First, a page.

23. Key Points # 11 • Mycobacterium tuberculosis • History • Immigrant, insidious, weight loss, hilar nodes • PPD • 5 mm – high risk – symptoms, HIV • 10 mm – medium – age less than 6, immigrant, travel • 15 mm – low • Diagnosis – gastric lavage • Treatment • Four drugs then based on sensitivities • Side-effects • Prophylaxis • INH – 9 months

  24. Question 12 A ten year old boy presents with a four day history of cough, fever and myalgia. A rapid influenza test was positive two days ago in his physician’s office. Today he became acutely worse and is in respiratory distress. The most appropriate therapy is? • Oseltamivir • Ribavirin • Clindamycin • Aztreonam • Azithromycin 10

  25. Key Points #12 • Influenza • Fever, cough, myalgia • Oseltamivir – within 48 hours • Influenza vaccine – 2A, 1B • Antigenic shift vs. antigenic drift • Complications • S. aureus pneumonia • MRSA • Clindamycin, Vancomycin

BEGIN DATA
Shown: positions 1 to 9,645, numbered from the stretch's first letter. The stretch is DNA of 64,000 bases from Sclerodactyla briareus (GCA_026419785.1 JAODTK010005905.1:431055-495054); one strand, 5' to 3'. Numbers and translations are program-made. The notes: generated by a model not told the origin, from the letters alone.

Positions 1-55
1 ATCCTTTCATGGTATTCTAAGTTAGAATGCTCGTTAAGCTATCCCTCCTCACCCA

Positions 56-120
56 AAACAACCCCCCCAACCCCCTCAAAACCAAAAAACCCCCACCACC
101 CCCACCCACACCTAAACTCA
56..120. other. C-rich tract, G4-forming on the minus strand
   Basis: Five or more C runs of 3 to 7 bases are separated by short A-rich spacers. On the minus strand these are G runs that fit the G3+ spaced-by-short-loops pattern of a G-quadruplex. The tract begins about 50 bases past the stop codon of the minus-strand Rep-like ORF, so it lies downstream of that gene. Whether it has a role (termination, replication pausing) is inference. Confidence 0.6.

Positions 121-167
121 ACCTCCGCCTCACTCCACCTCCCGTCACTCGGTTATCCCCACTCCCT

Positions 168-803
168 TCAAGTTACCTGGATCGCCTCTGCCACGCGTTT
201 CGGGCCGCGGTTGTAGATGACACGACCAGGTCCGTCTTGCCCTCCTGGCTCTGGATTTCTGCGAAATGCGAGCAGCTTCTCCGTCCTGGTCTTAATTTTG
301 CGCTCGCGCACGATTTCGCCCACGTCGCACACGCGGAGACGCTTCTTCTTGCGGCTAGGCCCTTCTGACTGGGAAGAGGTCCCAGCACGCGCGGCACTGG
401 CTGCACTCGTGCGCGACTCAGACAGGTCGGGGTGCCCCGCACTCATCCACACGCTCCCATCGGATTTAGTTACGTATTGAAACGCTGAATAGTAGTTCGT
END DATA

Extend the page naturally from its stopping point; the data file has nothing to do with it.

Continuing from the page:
26. Question 13 A febrile irritable 20 month old male presents with a twoday history of a “crusty” excoriation under his noseThis was followed by a diffuse erythematous painfulrash. The most likely diagnosis is? • Kawasaki disease • Staphylococcal scalded skin syndrome • Toxic shock syndrome • Roseola • Enteroviral infection 10

  27. Key Points #13 • Staphylococcal Scalded Skin Syndrome • Symptoms • Non-toxic, impetigo, painful, sunburn rash, skin peels readily. • Toxic Shock Syndrome • Hypotension • Fever • Rash • Desquamation • Plus three or more organ systems involved

  28. Question 14 A 10 year boy while on summer vacation presents to a Maryland ED with a 3 day history of shaking chills, myalgia, and abdominal pain. He is noted to have this rash on his feet and splenomegaly. The most likely diagnosis is? • Meningococcemia • HSP • Rocky Mountain Spotted Fever • Lyme disease • EBV 10

  29. Key Points # 14 • Rocky Mountain Spotted Fever • Epidemiology, distal petiechiae, headache, increased LFT’s, hyponatremia • Treatment – doxycycline • Lyme Disease • Northeast, Wisconsin, Northern CA • Rash, arthritis (mono), meningitis • Treatment • Amoxicillin, Doxycycline • Ceftriaxone